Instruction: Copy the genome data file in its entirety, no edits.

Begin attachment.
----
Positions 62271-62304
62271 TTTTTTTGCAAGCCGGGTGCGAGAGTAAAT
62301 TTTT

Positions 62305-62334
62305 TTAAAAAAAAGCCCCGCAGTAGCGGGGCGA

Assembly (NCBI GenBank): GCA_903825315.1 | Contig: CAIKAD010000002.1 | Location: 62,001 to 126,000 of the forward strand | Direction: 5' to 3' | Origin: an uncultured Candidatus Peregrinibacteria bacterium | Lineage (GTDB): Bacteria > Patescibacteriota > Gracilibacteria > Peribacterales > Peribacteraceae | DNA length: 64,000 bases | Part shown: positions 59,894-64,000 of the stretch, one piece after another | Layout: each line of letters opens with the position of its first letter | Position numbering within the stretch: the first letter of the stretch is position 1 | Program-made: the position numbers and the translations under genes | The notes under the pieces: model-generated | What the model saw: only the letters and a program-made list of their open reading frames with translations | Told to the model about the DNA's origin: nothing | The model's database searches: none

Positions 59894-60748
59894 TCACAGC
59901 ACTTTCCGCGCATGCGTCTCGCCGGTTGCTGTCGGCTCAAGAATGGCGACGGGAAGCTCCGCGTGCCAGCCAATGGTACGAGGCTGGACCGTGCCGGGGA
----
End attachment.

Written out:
Positions 62271-62304
62271 TTTTTTTGCAAGCCGGGTGCGAGAGTAAAT
62301 TTTT

Positions 62305-62334
62305 TTAAAAAAAAGCCCCGCAGTAGCGGGGCGA

Assembly (NCBI GenBank): GCA_903825315.1 | Contig: CAIKAD010000002.1 | Location: 62,001 to 126,000 of the forward strand | Direction: 5' to 3' | Origin: an uncultured Candidatus Peregrinibacteria bacterium | Lineage (GTDB): Bacteria > Patescibacteriota > Gracilibacteria > Peribacterales > Peribacteraceae | DNA length: 64,000 bases | Part shown: positions 59,894-64,000 of the stretch, one piece after another | Layout: each line of letters opens with the position of its first letter | Position numbering within the stretch: the first letter of the stretch is position 1 | Program-made: the position numbers and the translations under genes | The notes under the pieces: model-generated | What the model saw: only the letters and a program-made list of their open reading frames with translations | Told to the model about the DNA's origin: nothing | The model's database searches: none

Positions 59894-60748
59894 TCACAGC
59901 ACTTTCCGCGCATGCGTCTCGCCGGTTGCTGTCGGCTCAAGAATGGCGACGGGAAGCTCCGCGTGCCAGCCAATGGTACGAGGCTGGACCGTGCCGGGGA